Tuesday, 1 July 2014

The Unawareness of Youth

"Youth excels in unawareness," wrote Siegfried Sassoon, formulating his prose memoirs from memories of the past and poring over old diaries. "It seems reasonable to ask how a mind that understood so little of itself at the time can be analysed and explained by its owner thirty years afterwards!" 

Many is the middle-aged person who has asked him or herself that question. I am shortly to attend a college reunion marking the fortieth anniversary of my arrival in Oxford as an undergraduate. It seems quite incredible that this could be possible, since, looking in the mirror, I see the same person I have always seen, albeit with more wrinkles. I am not the first, nor will I be the last, to ponder on this phenomenon, but it probably explains why I have recently begun to appreciate the older Sassoon more than ever. 

When most people think of Siegfried Sassoon, they think of the young soldier, impassioned yet in control, innocent yet knowing, strong yet fragile. Perhaps I thought of him this way when I first became acquainted with his poetry. Once I had read his prose, however, I started to see him differently. I could have come away from the poetry admiring and yet without any particular urge to continue reading it. My mind would have drifted on to some other writer and the SSF would probably not have been formed in 2001, though I have no doubt that it would exist by now, the centenary of the outbreak of the First World War, in some form or other. 

Sassoon wrote, looking back on his younger self, that it had never occurred to him that he would be different as an old man, merely that he would be older. As the number of my aches and pains increases and I watch my parents becoming dependent on assistance from the social services, I become more and more in tune with his point of view. 

Looking back on those first weeks at university - in fact, looking back on my whole university career - I recall many incidents that make me want to cringe. Talk about green. Like Sassoon, I was brought up by a doting, protective mother, and arrived not knowing how to use a washing machine and barely able to boil an egg. My tutors were not exactly worldly women, but I imagined they must have been sometimes incredulous at the extent of my naiveté. Thankfully, they had seen thousands of girls like me in the course of their careers and felt no need to comment on it. I suppose that this was the way Helen Wirgmann saw Siegfried. "Half one's life is spent trying to understand things," she told him, "and the other half in trying to make other people understand what one has learnt." He claimed, in The Weald of Youth, that he did not understand this advice at the time. I tend to think that, even as a young man, he was more astute than he would have us believe.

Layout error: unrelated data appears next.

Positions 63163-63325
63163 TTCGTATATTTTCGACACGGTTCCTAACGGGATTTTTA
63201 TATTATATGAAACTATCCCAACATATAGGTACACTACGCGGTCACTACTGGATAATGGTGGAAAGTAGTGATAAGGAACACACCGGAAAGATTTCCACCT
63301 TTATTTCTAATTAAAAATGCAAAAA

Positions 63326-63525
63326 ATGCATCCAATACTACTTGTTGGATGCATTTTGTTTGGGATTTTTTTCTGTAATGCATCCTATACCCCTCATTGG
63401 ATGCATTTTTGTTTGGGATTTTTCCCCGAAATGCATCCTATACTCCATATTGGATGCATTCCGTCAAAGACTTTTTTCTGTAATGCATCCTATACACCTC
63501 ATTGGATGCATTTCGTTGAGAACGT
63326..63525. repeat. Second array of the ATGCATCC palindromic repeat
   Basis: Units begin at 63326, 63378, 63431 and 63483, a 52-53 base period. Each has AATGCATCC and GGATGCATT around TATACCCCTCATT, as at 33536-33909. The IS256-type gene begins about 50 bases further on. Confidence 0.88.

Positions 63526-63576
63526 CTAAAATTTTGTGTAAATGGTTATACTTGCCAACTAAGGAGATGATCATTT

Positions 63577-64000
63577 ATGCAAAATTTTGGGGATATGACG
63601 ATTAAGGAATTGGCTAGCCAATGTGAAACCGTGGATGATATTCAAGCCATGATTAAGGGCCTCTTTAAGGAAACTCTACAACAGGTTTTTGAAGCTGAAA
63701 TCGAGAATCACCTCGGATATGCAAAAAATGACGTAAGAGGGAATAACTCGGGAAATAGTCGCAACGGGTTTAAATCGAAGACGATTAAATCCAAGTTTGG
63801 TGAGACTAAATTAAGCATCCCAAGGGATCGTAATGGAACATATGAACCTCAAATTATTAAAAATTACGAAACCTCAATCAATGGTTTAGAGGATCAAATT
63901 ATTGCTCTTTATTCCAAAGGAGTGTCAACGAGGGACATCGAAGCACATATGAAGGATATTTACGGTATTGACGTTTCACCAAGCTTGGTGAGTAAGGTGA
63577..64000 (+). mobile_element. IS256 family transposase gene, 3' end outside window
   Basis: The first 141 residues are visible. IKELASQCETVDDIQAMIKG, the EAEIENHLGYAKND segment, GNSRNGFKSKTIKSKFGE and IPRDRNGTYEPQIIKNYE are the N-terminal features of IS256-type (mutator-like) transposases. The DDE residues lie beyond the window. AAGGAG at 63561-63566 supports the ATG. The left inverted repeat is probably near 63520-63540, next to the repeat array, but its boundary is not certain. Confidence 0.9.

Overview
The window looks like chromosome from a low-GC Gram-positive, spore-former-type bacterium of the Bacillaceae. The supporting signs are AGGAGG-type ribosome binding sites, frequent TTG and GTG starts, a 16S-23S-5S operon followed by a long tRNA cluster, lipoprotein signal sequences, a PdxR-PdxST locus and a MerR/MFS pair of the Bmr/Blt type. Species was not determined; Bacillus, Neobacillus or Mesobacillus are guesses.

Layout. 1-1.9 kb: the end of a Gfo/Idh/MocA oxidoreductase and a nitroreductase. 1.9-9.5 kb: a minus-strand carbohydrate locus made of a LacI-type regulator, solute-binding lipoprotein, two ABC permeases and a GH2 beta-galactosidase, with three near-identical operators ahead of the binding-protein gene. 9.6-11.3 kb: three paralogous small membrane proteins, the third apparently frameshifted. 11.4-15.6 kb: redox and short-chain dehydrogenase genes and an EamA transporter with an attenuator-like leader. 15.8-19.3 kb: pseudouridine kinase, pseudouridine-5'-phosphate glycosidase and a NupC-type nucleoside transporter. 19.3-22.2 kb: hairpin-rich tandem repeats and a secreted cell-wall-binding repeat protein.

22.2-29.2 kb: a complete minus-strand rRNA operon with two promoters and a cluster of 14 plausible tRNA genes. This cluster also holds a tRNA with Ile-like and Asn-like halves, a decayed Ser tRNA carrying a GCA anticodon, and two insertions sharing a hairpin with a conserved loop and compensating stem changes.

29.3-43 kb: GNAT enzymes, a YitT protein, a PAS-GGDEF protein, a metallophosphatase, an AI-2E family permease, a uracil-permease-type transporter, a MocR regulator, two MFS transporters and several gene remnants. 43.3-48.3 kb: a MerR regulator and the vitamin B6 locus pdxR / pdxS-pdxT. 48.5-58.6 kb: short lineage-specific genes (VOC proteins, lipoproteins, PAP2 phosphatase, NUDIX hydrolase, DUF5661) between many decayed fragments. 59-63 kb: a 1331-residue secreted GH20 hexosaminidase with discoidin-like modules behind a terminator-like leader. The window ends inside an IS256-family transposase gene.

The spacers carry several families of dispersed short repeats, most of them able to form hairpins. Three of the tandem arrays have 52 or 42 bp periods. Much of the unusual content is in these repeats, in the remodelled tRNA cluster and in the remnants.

I think this is why The Weald of Youth has been my favourite Sassoon work, ever since I first read it. There is something so endearing about his way of looking back on his youth, something very diffident and self-effacing and yet sharply observant. It makes me feel very close to the author – as if I had not already felt that when I began to read his poetry. It would be asking a lot of a younger person to feel the same, so it is rather curious that Memoirs of a Fox-Hunting Man was put on the school syllabus so soon after its publication.  It is, of course, a very entertaining book.  I recall falling about with laughter when I first read the description of the Butley captain, nicknamed "Did I say myself?" for obvious reasons, and the passage in which young Sherston goes for his first solo ride, only to lose his horse, is equally amusing though also rather poignant. 
I'm guessing that there will be people reading this blog who have never read Sassoon's memoirs, which have been somewhat overlooked in recent years in favour of his war poetry.  The general public distaste for blood sports may also have contributed to a loss of popularity for the Sherston trilogy, as many see the title Memoirs of a Fox-Hunting Man and naturally expect some kind of apologia for the practice of fox hunting.  What they would get, if they progressed past that title, would hugely exceed their expectations.

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